Chinese Tea

Legend has it that that tea was discovered by the mythical Chinese ruler Shennong several thousand years ago. He was drinking boiled water when stray tea leaves fell into the cup, creating a brew that would later spread through Asian trading routes and become popular worldwide. It’s likely not true, but tea drinking did originate in China, in the Yunnan province in particular.

Annually, China produces more than 3.3 metric tons of tea. It’s an industry that generates around $100 billion in revenue. These teas span all varieties, from the freshest white teas (picked when young) to the strongest dark teas (fermented for months or even years).

What Regions of China Produce Tea?

Tea is produced across the length and breadth of China. The country is typically separated into four tea-growing regions:

Jiangbei: North of the Yangtze. Jiangbei spans tea-growing provinces such as Henan, Shaanxi, Gansu, and the northern parts of Anhui.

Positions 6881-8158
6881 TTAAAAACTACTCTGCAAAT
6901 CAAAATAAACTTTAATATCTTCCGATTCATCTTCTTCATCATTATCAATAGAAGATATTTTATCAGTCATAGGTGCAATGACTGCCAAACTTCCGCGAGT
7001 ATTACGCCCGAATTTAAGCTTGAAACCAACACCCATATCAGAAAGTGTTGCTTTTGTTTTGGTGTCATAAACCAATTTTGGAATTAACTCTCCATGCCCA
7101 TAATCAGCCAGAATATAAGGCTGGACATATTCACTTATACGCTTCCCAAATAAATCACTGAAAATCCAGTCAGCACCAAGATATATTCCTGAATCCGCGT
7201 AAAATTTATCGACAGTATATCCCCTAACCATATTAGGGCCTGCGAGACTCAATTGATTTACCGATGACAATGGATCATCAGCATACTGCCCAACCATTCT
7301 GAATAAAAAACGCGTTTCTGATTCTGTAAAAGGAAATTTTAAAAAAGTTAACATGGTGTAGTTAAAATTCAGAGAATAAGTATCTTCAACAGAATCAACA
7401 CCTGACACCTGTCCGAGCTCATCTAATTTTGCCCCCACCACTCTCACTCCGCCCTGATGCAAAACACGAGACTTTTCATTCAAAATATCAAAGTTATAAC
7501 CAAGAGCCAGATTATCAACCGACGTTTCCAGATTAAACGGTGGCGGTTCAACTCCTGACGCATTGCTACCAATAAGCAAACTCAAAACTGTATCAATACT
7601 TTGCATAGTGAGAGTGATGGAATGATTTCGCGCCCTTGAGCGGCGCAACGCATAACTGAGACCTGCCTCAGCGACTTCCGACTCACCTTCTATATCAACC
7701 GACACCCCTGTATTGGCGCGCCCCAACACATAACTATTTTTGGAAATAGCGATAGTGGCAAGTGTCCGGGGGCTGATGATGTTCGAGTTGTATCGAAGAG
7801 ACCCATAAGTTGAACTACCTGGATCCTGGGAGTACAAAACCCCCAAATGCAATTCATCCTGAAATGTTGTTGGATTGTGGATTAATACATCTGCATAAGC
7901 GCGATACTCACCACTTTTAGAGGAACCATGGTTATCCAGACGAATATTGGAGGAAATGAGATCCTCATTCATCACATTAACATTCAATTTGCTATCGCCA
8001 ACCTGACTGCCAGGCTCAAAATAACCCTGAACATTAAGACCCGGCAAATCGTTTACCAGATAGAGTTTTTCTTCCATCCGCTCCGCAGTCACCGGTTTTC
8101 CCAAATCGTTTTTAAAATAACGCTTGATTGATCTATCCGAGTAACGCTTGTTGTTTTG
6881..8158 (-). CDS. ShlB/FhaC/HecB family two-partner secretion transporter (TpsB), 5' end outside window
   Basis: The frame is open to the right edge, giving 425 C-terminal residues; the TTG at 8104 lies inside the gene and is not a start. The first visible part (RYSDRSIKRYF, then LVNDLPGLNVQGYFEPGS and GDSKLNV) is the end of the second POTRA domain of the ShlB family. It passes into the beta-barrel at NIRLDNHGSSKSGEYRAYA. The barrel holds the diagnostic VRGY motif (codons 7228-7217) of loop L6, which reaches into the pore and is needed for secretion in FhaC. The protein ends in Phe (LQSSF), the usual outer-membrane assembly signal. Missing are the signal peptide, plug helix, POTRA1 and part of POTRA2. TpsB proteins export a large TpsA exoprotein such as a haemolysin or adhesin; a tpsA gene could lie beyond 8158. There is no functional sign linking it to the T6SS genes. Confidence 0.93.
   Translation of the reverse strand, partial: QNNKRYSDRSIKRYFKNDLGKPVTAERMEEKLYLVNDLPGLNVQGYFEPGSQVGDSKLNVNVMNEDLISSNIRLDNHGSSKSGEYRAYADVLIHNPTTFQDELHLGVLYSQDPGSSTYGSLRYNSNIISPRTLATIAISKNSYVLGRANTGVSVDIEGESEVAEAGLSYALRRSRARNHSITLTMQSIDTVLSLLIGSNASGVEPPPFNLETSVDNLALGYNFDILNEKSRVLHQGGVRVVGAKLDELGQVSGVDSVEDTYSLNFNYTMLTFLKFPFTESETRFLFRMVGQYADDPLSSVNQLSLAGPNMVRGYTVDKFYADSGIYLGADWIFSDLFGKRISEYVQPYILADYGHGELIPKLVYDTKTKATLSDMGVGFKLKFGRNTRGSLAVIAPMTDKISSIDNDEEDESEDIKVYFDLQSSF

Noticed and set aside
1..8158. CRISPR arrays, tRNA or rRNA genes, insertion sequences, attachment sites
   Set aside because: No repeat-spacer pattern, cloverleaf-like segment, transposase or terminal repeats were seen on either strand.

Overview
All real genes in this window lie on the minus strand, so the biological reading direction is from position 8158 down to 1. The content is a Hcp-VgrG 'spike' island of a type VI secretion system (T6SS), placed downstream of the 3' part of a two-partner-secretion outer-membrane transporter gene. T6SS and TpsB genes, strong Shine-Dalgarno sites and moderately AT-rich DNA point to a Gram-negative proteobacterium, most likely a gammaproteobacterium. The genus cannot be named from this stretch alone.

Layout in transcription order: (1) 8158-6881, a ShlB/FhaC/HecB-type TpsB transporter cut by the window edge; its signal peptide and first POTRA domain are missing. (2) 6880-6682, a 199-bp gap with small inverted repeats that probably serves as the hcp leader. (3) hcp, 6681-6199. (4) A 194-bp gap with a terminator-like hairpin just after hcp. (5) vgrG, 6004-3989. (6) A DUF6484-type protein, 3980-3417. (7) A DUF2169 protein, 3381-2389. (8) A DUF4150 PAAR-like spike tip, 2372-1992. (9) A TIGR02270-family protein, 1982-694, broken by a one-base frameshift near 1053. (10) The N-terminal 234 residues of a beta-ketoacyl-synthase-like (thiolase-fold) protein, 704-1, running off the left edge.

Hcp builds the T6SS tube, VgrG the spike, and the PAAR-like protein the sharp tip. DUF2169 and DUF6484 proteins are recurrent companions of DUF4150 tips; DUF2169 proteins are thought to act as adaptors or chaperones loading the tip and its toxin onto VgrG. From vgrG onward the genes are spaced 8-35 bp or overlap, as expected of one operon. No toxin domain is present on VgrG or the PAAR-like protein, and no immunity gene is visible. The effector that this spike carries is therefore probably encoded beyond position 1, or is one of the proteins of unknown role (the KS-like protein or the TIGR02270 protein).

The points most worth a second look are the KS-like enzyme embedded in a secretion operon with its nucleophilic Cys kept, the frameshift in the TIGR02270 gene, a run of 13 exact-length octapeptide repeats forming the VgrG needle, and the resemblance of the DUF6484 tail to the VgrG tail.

Jiangnan: South of the Yangtze. The Jiangnan quadrant includes Hunan, Jiangsu, Hubei, Zhejiang, and south Anhui. Jiangnan is large and prolific, accounting for the bulk of the country’s output with its renowned green, oolong, and black varieties; Jiangbei is cooler, so tea leaves grow slower and develop a distinctive sweetness.

Huanan: This southern region that covers provinces such as Guangdong, Hainan, Guangxi, and Fujian. Huanan is very hot and humid, creating a long growing season that produces premium tea in regions like Fujian and Hainan. The red soil in this area is perfect for oxidized tea, which is why Huanan is notorious for its oolong and black varieties.

Xinan: This is where you’ll find Yunnan, said to be the original tea-producing region, as well as one of the most famous. It also includes Sichuan and Guizhou.

What Makes Chinese Tea Unique?

Tradition. Heritage. Climate. These are a few things that make Chinese tea different. The methods used to produce Chinese teas have been fine-tuned over many centuries and the ground on which they are grown has cultivated countless acres.

Explore a wide variety of tea from all over China. Premium selections from the finest tea growers.

End of content

No more pages to load